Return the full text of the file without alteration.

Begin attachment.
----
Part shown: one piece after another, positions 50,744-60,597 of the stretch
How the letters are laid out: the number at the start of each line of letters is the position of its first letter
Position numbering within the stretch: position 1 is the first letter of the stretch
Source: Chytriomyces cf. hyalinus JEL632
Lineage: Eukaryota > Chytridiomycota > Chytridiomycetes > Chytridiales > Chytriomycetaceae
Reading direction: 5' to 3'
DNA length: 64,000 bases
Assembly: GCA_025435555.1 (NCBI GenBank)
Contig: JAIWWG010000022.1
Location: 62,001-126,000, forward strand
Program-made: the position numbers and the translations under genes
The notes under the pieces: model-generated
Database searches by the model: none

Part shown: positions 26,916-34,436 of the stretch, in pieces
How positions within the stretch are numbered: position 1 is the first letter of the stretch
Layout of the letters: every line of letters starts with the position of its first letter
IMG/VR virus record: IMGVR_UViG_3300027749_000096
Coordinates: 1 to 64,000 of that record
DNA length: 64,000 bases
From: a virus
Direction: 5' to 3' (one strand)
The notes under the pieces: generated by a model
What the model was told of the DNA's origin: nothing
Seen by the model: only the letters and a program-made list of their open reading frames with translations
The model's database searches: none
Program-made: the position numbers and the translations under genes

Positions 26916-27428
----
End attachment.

Part shown: one piece after another, positions 50,744-60,597 of the stretch
How the letters are laid out: the number at the start of each line of letters is the position of its first letter
Position numbering within the stretch: position 1 is the first letter of the stretch
Source: Chytriomyces cf. hyalinus JEL632
Lineage: Eukaryota > Chytridiomycota > Chytridiomycetes > Chytridiales > Chytriomycetaceae
Reading direction: 5' to 3'
DNA length: 64,000 bases
Assembly: GCA_025435555.1 (NCBI GenBank)
Contig: JAIWWG010000022.1
Location: 62,001-126,000, forward strand
Program-made: the position numbers and the translations under genes
The notes under the pieces: model-generated
Database searches by the model: none

Part shown: positions 26,916-34,436 of the stretch, in pieces
How positions within the stretch are numbered: position 1 is the first letter of the stretch
Layout of the letters: every line of letters starts with the position of its first letter
IMG/VR virus record: IMGVR_UViG_3300027749_000096
Coordinates: 1 to 64,000 of that record
DNA length: 64,000 bases
From: a virus
Direction: 5' to 3' (one strand)
The notes under the pieces: generated by a model
What the model was told of the DNA's origin: nothing
Seen by the model: only the letters and a program-made list of their open reading frames with translations
The model's database searches: none
Program-made: the position numbers and the translations under genes

Positions 26916-27428